This site is intended for Healthcare professionals only.
opthalmology-job

Doctors Find Wriggling Flatworm in Teen’s Eyeball

Doctors Find Wriggling Flatworm in Teen’s Eyeball

A  17-year-old boy from a rural town in Mexico came to the hospital with complaints of severe eye pain and decreased visual acuity in his right eye for about three weeks. When doctors examined him they found that he could see only hand motions.His  Intraocular pressure in the right eye was elevated at 30 mm Hg (reference range, 10 to 21 mm Hg). Slit-lamp examination of the right eye revealed corneal edema, blood in the anterior chamber, multiple iris perforations, and an inflammatory pupillary membrane with zones of retinal ischemia on the posterior segment.They were nervously surprised to find a flattened and mobile trematode was seen moving freely in the anterior chamber (arrow; see also Video), migrating through the iris perforations from the anterior chamber to the posterior chamber of the eye.

The patient reported no relevant food exposures, history of swimming in lakes, or other water exposure. The serum eosinophil count was normal. An analysis of a stool sample revealed no ova or parasites. The patient received oral treatment with praziquantel and underwent lensectomy and vitrectomy to surgically remove the trematode; extensive damage to the retina and iris was found during the procedure. The trematode was removed in multiple pieces and could not be more specifically identified. After 6 months of follow-up, the patient had no improvement in visual acuity in the right eye.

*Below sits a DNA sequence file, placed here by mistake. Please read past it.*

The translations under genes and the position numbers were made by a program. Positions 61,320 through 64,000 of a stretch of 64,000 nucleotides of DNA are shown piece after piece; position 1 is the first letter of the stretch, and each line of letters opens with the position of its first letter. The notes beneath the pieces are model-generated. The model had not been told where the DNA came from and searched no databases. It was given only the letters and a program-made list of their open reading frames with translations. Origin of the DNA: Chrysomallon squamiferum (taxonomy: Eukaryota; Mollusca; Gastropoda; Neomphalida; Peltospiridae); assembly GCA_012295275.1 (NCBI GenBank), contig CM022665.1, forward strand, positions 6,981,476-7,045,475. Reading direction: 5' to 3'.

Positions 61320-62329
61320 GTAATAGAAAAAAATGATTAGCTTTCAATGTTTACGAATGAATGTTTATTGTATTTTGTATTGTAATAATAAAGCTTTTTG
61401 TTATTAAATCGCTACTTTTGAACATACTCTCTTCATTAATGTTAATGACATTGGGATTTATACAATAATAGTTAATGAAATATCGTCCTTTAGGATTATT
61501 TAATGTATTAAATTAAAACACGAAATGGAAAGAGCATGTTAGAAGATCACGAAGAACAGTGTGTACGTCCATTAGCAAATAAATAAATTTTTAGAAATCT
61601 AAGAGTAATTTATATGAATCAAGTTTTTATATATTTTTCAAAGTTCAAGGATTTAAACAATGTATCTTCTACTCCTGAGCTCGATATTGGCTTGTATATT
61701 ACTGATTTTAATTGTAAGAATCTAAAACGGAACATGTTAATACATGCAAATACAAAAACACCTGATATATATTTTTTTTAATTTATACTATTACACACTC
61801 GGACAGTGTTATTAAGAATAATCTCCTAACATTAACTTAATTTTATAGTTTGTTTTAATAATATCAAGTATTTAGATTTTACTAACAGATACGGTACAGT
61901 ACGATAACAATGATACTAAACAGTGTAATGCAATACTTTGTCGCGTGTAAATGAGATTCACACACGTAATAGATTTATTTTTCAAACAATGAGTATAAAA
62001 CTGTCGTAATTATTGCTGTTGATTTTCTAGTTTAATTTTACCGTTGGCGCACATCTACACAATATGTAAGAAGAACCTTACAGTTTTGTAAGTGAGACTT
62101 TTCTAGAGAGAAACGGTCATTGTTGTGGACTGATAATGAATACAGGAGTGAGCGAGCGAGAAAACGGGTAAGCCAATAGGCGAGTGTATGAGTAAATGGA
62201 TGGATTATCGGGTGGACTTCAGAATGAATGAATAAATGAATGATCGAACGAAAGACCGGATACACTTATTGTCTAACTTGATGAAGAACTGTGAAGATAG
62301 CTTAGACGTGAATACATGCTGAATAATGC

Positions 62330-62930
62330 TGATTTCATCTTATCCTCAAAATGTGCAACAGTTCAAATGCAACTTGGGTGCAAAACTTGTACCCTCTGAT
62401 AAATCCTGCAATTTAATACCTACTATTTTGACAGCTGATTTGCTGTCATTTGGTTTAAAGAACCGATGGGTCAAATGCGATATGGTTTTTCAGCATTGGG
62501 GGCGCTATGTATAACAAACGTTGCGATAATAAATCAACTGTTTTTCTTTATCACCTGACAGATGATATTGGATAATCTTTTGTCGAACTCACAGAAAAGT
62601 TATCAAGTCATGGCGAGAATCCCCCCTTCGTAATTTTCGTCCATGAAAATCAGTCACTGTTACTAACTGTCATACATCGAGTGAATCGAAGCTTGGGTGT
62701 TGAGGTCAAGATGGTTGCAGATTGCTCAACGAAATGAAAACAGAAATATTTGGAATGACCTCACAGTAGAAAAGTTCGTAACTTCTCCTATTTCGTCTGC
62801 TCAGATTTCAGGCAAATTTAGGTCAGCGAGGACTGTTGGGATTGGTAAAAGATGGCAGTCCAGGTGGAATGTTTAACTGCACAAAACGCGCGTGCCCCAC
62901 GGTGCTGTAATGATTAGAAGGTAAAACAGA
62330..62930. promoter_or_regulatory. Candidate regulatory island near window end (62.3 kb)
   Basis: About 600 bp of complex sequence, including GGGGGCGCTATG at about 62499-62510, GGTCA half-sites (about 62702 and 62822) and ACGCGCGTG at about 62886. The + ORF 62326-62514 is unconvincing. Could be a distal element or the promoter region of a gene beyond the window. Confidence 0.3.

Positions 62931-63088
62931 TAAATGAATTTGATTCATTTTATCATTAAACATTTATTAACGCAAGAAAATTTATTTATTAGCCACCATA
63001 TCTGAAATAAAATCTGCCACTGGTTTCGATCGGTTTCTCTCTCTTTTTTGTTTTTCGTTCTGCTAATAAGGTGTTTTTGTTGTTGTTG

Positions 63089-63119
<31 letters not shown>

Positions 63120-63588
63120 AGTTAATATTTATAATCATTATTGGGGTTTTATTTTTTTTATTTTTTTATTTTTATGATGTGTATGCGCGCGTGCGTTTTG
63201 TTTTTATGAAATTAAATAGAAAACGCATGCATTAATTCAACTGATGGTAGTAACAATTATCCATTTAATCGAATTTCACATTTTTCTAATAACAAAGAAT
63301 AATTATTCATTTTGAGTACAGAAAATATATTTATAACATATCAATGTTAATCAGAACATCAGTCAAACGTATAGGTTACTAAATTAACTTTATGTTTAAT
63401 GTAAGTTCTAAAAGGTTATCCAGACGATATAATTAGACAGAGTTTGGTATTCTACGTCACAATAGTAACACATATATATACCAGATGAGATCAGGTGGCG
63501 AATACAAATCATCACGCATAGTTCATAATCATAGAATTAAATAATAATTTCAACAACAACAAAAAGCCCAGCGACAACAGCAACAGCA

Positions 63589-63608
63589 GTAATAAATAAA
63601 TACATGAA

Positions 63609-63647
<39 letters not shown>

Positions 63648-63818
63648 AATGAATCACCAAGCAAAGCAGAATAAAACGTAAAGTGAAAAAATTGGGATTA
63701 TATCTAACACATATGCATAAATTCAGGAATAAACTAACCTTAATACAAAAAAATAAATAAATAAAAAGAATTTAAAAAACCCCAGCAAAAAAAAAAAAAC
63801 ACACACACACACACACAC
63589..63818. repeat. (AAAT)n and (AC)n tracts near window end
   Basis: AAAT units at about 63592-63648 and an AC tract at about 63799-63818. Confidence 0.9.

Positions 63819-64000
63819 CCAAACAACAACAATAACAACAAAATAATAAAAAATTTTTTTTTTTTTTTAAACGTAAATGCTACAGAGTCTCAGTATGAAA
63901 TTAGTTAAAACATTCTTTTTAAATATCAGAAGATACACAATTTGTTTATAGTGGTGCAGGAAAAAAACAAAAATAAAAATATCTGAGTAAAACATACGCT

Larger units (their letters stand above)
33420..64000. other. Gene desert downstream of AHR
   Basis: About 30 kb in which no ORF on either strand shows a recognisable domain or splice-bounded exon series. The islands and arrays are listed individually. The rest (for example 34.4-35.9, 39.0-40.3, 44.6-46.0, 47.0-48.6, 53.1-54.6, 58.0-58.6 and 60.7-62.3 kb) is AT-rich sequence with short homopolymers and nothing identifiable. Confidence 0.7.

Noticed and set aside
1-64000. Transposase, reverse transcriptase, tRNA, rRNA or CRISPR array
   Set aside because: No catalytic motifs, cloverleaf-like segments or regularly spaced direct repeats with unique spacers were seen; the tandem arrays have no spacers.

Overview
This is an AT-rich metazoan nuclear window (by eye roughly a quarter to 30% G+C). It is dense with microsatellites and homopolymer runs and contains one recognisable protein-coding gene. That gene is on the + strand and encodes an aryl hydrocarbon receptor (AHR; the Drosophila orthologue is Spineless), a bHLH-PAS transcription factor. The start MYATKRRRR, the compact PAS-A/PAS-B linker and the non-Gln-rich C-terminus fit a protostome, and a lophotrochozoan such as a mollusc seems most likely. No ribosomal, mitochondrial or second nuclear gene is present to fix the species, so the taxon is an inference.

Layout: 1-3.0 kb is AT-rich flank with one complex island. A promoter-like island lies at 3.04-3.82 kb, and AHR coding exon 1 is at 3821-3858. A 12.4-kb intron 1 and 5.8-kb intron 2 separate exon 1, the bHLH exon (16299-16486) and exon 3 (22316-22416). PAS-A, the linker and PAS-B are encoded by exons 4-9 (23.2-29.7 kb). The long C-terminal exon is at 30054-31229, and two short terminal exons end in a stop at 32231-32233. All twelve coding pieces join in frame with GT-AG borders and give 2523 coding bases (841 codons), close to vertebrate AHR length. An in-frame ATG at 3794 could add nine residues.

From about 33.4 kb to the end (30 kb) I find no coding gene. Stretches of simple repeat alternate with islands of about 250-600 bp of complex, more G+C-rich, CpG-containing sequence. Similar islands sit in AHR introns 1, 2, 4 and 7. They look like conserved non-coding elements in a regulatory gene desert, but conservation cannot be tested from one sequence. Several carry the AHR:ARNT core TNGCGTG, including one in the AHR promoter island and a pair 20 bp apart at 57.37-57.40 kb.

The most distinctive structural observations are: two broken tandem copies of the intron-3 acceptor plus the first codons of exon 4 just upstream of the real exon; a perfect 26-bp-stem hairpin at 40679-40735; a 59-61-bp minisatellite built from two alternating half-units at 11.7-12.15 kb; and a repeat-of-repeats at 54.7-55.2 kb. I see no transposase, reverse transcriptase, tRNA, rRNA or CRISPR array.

Trematodes or  Flukes are ubiquitous parasites in vertebrates and in humans their infection is internal and they are found in liver, lungs, the intestines or perhaps blood but not in the eyes. “It is not common for trematodes to infect eyes; it is not common for any kind of worm to infect eyes,” ophthalmologist Pablo Guzman-Salas, who treated the patient at the Institute of Ophthalmology in Mexico City, told LiveScience.

Patients get a parasitic fluke infection in various ways, depending on the life cycle of the particular flatworm and most common causes are swimming in worm-egg tainted waters or ingesting the parasite through food.

But it’s mysterious as to how this particular teen got his extremely rare infection as he reported no relevant food exposures, history of swimming in lakes, or other water exposure.

His investigations including serum eosinophil count was normal. An analysis of a stool sample revealed no ova or parasites. The patient was given oral treatment with praziquantel.He was subjected to lensectomy and vitrectomy to surgically remove the trematode; extensive damage to the retina and iris was found during the procedure. The trematode was removed in multiple pieces and could not be more specifically identified. After 6 months of follow-up, the patient had no improvement in visual acuity in the right eye.

The case report was published in The New England Journal of Medicine.

For more details click on the link: http://www.nejm.org/doi/full/10.1056/NEJMicm1615038

Source: self

Share your Opinion Disclaimer

Sort by: Newest | Oldest | Most Voted